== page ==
What is the canon of taxation?
There have been taxes for many centuries, but Adam Smith’s “The Wealth of Nations” is widely regarded as the first work to articulate a set of universally accepted principles for levying and collecting them. These tax canons provide various guidelines and concepts upon which a sound taxation system must be based. Although these tax concepts were first stated quite some time ago, they continue to serve as the basis for discussions about tax policy.
Let us analyze the canons of taxation through this article.
Adam Smith, a Scottish philosopher, economist, and novelist from the 18th century, is often regarded as the intellectual progenitor of contemporary economics. Smith was a strong supporter of laissez-faire economic policy and an opponent of mercantilism. Smith initially presented the concept of an invisible hand in his book The Theory of Moral Sentiments. This is the propensity of free markets to regulate themselves via competition, supply and demand, and self-interest. Smith also coined the four canons of taxation to ensure fair tax planning.
The four canons
The topic of taxation generates intense debate. Building a tax system that is widely accepted as equitable is difficult. As a result, in his seminal work, The Wealth of Nations, economist Adam Smith laid forth four guidelines and principles for sound tax policy. The four principles he espoused are considered by many to be taxation’s “four canons.” To wit: Namely (1) equity, (2) certainty, (3) convenience, and (4) economy. Below, we’ll take a closer look at each one.
Having to pay a percentage of one’s income in taxes is not always equitable, but in this case, fairness requires that taxes be fair. That’s why tax rates have to be progressive, increasing as income rises and decreasing as income falls. The ability-to-pay concept is a frequent name for this notion. The reasoning behind this is that individuals with more financial means should contribute a greater share of their income to the government than those with less.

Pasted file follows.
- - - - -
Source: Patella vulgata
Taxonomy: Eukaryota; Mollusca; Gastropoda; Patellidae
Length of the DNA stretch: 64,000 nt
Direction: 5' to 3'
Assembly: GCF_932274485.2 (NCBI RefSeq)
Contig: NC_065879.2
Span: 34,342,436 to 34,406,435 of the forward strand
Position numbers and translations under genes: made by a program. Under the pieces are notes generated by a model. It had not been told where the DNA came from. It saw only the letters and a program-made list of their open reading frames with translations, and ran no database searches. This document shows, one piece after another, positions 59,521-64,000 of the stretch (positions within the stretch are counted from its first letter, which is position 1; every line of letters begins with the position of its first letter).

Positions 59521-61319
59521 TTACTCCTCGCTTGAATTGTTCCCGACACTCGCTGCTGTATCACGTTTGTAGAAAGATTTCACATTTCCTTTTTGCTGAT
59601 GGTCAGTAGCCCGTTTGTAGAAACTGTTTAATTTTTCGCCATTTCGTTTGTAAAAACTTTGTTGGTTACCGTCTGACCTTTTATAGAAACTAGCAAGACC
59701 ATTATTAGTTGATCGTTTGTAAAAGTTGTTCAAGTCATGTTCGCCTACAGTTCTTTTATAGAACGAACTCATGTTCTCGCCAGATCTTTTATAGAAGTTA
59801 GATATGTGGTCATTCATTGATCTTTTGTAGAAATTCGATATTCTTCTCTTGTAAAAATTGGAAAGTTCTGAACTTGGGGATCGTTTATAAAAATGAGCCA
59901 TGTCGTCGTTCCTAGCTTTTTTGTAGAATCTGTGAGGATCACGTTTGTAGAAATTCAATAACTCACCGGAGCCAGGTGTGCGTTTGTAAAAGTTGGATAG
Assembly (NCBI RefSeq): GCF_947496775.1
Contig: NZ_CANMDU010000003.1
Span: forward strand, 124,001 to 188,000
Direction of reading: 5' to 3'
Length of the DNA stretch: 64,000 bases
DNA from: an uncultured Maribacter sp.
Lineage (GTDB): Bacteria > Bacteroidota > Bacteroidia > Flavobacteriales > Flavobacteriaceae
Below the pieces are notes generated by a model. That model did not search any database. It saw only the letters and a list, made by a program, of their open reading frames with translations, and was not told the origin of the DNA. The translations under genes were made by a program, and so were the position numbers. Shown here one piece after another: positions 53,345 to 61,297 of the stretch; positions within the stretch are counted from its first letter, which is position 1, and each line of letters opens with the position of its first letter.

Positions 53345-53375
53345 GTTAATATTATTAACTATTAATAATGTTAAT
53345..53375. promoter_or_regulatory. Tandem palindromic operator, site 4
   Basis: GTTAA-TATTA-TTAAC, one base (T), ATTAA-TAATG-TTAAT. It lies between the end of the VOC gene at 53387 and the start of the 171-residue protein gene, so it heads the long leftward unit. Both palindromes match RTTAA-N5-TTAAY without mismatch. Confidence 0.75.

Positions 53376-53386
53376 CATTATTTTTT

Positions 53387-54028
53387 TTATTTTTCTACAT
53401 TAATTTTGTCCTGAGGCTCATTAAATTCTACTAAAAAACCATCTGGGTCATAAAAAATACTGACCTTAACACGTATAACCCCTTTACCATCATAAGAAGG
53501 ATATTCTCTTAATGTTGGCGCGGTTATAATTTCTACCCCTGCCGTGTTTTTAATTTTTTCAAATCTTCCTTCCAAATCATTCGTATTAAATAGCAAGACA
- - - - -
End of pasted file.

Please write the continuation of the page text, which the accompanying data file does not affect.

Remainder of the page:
In truth, then, almost every tax system is structured to ensure that the wealthy pay a higher percentage of their income in taxes.
The term “certainty” relates to the concept that tax laws should be easy to understand and follow. This implies that everyone should be aware of their tax obligations and be able to immediately ascertain their tax liability and payment schedule. This is significant because it enables individuals to include their tax obligations in their financial plans. In addition, it has been shown that openness fosters support from the general population.
Taxpayers should be able to choose a time and a mode of payment that works best for them. This implies that the system must be set up so that individuals can easily submit their taxes and make timely payments. Accordingly, the canon of convenience is often seen as an extension of the canon of certainty that places greater emphasis on the administrative procedure to understand importance of tax planning.
The term “economy” is used here to imply the principle that tax collection expenses should be kept to a bare minimum. That’s why the government has to make sure tax collection costs are as little as feasible. The rationale for this is that taxpayers should get the most advantage from the expenditure of tax money.
Tax authorities are responsible for guaranteeing that the tax code is administered fairly and consistently at all levels of the taxpaying public.
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